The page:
Insecurity in Nigeria is not a national problem as most people think but rather trans-national, Nigeria need to look beyond its borders for insurgents, as well as overhauling its economic plan to totally eliminate this visible and invisible enemy.

Senator Hope Uzodinma as Governor of Imo State is innocent just like every one of us that has not chosen violence, guns and grenades as means of conversing with our fellow Nigerians. Leadership sometimes comes with tough and unpleasant decisions and the Governor has not retreated from them having consistently chosen the ones that serve the interest and safety of Imo people first.

Before we start apportioning blames and looking for whom to fault for the uncertainties that have ravaged our communities in this short time, we need to remember that we are citizens in a global world that we do not control. Insecurity in Nigeria and Imo, are social problems that unemployment, poverty of opportunities and lack of basic amenities to enhance the survival of an individual will remain its unseen sponsors.


Major Causes of Insecurity in Nigeria

Myriads of factors have been attributed to have contributed to magnitude of insecurity in Nigeria. Many erudite scholars have identified several causes of insecurity in Nigeria that are inimical to socio-economic growth and development (Ali, 2013; Okorie, 2011; Jega, 2002; Salawu, 2010;Onyishi, 2011; Ezeoba, 2011; Lewis, 2002; Achumba and Akpor 2013).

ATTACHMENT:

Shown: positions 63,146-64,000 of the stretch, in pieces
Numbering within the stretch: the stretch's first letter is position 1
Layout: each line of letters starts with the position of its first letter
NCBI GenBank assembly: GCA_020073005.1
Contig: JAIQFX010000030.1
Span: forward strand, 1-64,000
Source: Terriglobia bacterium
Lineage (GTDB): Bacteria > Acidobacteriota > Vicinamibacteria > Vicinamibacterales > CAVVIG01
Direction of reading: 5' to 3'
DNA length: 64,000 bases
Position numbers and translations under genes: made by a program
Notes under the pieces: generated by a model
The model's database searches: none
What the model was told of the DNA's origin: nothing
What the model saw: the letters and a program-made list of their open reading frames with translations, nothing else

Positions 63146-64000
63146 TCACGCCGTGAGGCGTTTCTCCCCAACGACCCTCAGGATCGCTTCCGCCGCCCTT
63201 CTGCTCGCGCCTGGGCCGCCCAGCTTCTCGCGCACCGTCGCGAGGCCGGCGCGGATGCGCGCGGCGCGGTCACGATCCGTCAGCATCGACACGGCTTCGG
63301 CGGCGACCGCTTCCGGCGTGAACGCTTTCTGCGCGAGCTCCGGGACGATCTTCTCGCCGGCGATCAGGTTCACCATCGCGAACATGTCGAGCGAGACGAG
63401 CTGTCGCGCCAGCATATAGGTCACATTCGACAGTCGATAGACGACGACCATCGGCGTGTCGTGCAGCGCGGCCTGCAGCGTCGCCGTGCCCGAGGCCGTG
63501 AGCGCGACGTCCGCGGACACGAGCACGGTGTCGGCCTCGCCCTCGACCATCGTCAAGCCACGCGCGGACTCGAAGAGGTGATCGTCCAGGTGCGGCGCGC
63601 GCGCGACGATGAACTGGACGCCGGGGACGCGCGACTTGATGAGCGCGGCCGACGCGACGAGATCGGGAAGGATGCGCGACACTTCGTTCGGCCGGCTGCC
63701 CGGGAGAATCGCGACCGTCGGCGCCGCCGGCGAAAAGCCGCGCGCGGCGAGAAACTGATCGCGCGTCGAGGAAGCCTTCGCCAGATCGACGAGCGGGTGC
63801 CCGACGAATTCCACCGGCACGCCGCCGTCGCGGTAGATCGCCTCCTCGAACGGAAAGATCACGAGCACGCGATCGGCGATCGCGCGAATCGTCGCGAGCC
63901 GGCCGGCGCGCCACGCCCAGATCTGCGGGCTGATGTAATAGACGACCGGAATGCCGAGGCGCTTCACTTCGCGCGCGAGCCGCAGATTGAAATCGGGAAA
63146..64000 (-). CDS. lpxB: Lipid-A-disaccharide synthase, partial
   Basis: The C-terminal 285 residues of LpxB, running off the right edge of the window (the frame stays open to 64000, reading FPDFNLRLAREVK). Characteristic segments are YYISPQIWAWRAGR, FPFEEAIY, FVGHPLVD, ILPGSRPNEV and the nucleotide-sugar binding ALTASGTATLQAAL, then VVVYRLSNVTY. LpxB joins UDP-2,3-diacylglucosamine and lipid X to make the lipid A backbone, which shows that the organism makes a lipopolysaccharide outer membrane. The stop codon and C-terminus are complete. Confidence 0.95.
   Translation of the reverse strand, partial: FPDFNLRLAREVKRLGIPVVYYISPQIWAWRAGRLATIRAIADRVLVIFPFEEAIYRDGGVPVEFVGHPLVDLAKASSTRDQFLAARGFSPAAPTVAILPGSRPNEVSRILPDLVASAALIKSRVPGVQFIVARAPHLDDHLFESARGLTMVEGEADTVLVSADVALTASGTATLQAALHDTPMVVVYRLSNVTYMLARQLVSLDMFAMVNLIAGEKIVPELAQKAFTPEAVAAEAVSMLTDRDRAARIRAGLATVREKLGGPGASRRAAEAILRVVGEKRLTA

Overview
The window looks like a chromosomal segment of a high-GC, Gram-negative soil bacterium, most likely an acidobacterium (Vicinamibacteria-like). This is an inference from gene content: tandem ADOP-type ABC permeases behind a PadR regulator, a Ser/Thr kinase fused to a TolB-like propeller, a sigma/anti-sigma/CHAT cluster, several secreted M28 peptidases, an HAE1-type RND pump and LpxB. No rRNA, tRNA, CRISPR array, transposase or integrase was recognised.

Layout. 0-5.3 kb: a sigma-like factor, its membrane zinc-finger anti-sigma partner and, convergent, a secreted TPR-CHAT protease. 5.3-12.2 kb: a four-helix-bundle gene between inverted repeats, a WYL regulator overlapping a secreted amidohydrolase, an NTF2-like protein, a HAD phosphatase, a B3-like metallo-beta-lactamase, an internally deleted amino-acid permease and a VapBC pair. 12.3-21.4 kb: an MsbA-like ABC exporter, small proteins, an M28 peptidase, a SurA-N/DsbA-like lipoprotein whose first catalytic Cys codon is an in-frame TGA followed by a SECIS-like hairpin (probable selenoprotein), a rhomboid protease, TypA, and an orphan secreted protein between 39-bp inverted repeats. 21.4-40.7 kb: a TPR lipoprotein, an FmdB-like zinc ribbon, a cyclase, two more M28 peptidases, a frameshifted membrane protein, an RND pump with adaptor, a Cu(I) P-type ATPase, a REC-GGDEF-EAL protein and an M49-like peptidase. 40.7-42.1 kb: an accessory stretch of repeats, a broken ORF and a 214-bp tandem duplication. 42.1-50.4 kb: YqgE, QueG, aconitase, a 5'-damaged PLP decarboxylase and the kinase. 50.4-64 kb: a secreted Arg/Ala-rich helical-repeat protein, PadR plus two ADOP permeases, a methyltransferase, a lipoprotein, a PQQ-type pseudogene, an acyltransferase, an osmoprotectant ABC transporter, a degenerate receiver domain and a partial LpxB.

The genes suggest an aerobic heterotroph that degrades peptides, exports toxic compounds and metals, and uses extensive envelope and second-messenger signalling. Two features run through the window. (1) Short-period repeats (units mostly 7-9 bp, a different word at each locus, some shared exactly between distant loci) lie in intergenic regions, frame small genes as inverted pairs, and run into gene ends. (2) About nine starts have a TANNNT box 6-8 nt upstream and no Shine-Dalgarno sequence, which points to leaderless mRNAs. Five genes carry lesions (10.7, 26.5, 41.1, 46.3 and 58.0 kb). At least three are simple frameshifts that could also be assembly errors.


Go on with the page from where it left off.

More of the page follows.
These causes have bedeviled the smooth flow of business activities in Nigeria. They include but not limited to the following: Political Quagmire The existence of innumerable political parties has caused havoc in Nigeria. This is because majority has not really comprehended the ethics of politics.

Misconceptions, uprisings from diverse parties have landed many politicians to their untimely grave.

Politics is a game of luck and not “a Do or Die affair‟ business. For instance, few years ago, the unexpected power shift from the northern hegemony to a minority geo-political zone of South-south, as a result of the death of President Yar’adua could be linked to the initial high tempo of insecurity. That is, the death of President Yar’adua resulted in an alteration of the northern perpetual claim on political power in Nigeria. In addition, the refutation of the North-South agreement on rotational presidency within the People‟s Democratic Party (PDP) is also another major element, thus the death of Yar‟Adua and the ascendancy of Good luck Ebele Jonathan as the president disarrayed planned and articulated political arrangement (Ferrell, 2012). In addition, there is incessant rancour among political leaders even within same party and rancor between the ruling party and the opposition parties. There are also several economic related assassinations all over the nation which creates problems to the nation’s economic growth and development. Furthermore, there is the power inter-play and over-ambition of politicians who willfully encourage the procurement of weapons in order to pursue their inordinate political ambitions (Egbewole, 2013).

The struggle for political power, religious imposition and land disputes and the lack of aid for victims or punishment for troublemakers, corrupt persons, and the mismanagement of the economy have all fuelled tensions in the country, Akonbede (2013).

Tom (2012) maintained that three things are interwoven in Nigeria - religion, politics and ethnicity - and the three are beclouded with corruption, poverty and insecurity.